Hacked global warming e-mails – what's new?
The story of the hacked global warming e-mails continues to unfold with new developments and lots of divergent opinions on what they mean, or don't mean.
When the news broke that "more than 169 megabytes worth of global-warming emails and related files were either hacked and/or leaked from computers at the University of East Anglia’s Climatic Research Center in Britain and released to the world via the Internet," as the Monitor's Pete Spotts wrote, some reactions were to be expected: Skeptics of global warming were jubilant because they say the e-mails prove that human-caused global warming is false, a fraud perpetrated by scientists.
Supporters countered that statements from the e-mails were taken out of context.
The Los Angeles Times predicts that after healthcare, Afghanistan, and financial regulatory reform, global warming will be the next partisan divide in the US. Anyone who tries to read some of the thousands of impassioned blog posts on this topic would say that it has already happened.
The New York Times zeroes in on the arrogance shown in the scientists' e-mails.
And in Britain, the Telegraph points out that "Climate change sceptics have been forced to change their own graph showing a decrease in global temperatures after admitting that they got it wrong."
Also in the news about climate change as well as concerned with the e-mails:
-- A trio of climate scientists calls the furor over the hacked e-mails "a smear campaign":
"We're facing an effort by special interests who are trying to confuse the public," said Richard Somerville, Distinguished Professor Emeritus at Scripps Institution of Oceanography and a lead author of the UN IPCC Fourth Assessment Report, reports SolveClimate, vai Reuters.
-- Sen. James Inhofe, R-Okla., had earlier announced an investigation into the e-mails. (See below.) Now, "The U.S. Senate's leading global warming skeptic has sent letters to several climate change scientists and to the inspectors general of various federal agencies notifying them to retain breached documents and e-mails that he says prove researchers are manipulating data to make the case for global warming," says FOX News.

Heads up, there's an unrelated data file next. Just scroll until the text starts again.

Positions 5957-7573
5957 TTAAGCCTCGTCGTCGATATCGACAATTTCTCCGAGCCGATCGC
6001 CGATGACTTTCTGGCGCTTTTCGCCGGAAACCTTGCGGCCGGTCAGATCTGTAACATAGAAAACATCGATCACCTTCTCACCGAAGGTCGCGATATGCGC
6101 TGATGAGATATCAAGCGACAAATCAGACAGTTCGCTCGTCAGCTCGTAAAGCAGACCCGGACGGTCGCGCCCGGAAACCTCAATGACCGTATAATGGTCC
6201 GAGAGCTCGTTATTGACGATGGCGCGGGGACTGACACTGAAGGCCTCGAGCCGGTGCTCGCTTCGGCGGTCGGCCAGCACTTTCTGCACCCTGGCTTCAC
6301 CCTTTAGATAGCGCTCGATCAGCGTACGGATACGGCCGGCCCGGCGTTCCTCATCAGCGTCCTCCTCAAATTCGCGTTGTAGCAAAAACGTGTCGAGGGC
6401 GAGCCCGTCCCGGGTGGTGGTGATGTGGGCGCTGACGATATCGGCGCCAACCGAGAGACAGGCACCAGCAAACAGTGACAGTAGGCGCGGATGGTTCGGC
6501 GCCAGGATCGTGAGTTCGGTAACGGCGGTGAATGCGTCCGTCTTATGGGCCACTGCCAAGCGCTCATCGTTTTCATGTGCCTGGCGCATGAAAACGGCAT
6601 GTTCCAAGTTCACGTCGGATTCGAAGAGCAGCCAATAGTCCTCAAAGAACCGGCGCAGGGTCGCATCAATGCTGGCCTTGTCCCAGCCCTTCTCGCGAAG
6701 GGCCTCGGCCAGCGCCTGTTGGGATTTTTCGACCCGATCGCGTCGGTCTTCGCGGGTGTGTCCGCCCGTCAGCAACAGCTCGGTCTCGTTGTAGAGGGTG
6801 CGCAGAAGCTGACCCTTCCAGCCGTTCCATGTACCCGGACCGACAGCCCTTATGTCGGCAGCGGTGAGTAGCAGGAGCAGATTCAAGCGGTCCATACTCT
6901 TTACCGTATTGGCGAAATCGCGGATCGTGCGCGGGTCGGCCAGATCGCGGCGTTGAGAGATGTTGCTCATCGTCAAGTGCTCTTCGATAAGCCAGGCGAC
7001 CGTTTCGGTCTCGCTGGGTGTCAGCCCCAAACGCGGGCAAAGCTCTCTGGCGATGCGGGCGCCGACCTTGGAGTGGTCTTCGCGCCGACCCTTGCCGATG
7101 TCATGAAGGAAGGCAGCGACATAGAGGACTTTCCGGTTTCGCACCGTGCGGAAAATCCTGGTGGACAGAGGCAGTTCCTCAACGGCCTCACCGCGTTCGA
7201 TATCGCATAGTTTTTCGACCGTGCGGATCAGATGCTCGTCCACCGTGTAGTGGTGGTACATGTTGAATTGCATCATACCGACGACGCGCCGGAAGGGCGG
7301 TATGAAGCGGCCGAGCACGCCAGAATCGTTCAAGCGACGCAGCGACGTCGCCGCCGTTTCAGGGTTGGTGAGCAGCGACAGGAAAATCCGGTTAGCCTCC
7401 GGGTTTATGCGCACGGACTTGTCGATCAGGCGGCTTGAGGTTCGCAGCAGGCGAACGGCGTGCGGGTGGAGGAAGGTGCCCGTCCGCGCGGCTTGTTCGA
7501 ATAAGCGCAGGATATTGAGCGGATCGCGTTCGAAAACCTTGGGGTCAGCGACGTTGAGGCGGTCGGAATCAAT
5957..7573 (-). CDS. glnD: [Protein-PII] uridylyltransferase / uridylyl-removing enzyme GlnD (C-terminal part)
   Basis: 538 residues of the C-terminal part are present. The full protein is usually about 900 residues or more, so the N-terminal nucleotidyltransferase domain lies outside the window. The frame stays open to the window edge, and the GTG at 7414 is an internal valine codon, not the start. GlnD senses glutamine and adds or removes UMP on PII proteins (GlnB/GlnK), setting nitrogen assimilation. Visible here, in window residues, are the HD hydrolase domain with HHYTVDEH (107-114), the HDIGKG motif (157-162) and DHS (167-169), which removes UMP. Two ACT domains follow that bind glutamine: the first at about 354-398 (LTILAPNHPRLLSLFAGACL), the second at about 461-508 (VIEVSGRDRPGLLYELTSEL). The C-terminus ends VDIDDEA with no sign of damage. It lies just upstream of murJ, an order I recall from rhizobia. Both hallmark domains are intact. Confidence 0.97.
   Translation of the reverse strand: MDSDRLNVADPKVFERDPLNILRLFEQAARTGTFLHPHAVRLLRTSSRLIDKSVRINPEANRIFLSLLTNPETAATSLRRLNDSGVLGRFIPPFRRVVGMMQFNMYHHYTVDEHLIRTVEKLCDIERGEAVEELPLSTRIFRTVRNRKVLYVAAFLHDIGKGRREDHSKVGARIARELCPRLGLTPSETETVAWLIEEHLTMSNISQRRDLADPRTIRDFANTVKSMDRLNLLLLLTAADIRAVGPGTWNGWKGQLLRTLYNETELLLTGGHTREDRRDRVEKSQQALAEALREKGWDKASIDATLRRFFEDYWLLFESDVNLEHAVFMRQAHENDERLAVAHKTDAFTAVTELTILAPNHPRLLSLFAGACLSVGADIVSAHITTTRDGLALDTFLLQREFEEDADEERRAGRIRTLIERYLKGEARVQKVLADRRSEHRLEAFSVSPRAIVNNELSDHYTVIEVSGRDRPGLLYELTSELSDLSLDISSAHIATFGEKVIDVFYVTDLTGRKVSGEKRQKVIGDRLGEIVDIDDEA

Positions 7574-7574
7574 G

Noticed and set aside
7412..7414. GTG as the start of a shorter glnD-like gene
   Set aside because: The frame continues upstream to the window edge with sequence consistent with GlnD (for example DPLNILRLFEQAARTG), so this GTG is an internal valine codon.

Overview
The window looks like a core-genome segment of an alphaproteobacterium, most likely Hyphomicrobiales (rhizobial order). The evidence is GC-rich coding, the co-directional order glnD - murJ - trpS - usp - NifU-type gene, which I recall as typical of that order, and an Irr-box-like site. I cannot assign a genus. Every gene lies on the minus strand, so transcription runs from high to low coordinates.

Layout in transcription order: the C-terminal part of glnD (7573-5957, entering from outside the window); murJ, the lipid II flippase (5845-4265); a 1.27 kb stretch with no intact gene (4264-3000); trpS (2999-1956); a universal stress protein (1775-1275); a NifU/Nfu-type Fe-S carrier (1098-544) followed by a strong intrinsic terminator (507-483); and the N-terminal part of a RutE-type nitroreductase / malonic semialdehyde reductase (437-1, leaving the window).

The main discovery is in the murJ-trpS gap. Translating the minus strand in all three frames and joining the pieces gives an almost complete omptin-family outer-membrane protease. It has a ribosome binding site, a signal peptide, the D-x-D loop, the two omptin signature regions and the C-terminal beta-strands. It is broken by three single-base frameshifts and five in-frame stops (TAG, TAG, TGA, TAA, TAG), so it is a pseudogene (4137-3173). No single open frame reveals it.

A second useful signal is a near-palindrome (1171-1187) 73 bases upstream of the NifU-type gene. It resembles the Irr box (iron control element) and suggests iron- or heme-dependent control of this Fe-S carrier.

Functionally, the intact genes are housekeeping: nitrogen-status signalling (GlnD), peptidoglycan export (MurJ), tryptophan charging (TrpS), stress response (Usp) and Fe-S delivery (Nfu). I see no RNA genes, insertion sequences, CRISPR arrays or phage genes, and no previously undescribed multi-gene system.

Carol Browner, the president’s senior adviser for energy and climate change, said the president hoped that the announcement of the American target would spur other countries to show their cards.
“Obviously we hope other major economies will put forth ambitious action plans of their own,” she said at a White House briefing Wednesday morning
– In an article titled "Global warming accelerates; Climategate rumbles on," Reuters notes that "skeptics are "using a flood of leaked e-mails from a British University — dubbed 'Climategate' – to question the findings" of the Copenhagen Diagnosis. (For more details, see "Amid charges of global warming hoax, new warning on climate change.")
– Sen. Inhofe announced that he would probe whether the UN's Intergovernmental Panel on Climate Change (IPCC) "cooked the science to make this thing look as if the science was settled, when all the time of course we knew it was not."
– In Britain, former chancellor Lord Lawson, a global warming skeptic, called for an inquiry into data "manipulation" about global warming, as a result of the e-mails. (See here for an interview with Lawson.)
– Climate scientist geochemist Thomas Crowley, a professor of geosciences and director of the Scottish Alliance for Geosciences and the Environment at the University of Edinburgh in Scotland, criticizes skeptics and the press in an e-mail interview with The Washington Post's Andrew Freedman.
– Professor Phil Jones Director of the Climatic Research Unit (CRU) at the University of East Anglia in Norwich, England, says that charges of conspiracy over climate change are "rubbish," reports the Guardian.
– Security experts say the hack could lead to future attacks, reports ChannelWeb, which adds that there could be "... more malicious attacks down the road, as hackers use cybercrime to further political agenda." Also, the individuals whose e-mails were exposed now have some of their private information in the public domain and could be subject to phishing or worse.
– The University of East Anglia. which had been criticized for its tepid response to the extensive e-mail theft, announced that plans to launch a review of the incident.
– In an analysis of the impact the e-mails might have on the upcoming UN Climate Change Conference in Copenhagen and on a possible US climate bill, Reuters says they aren't the game-changer that skeptics hope.
– But many think that the credibility of climate scientists and climate science have been damaged.
In any case, the issue doesn't seem likely to disappear quickly. And we'll keep following it.
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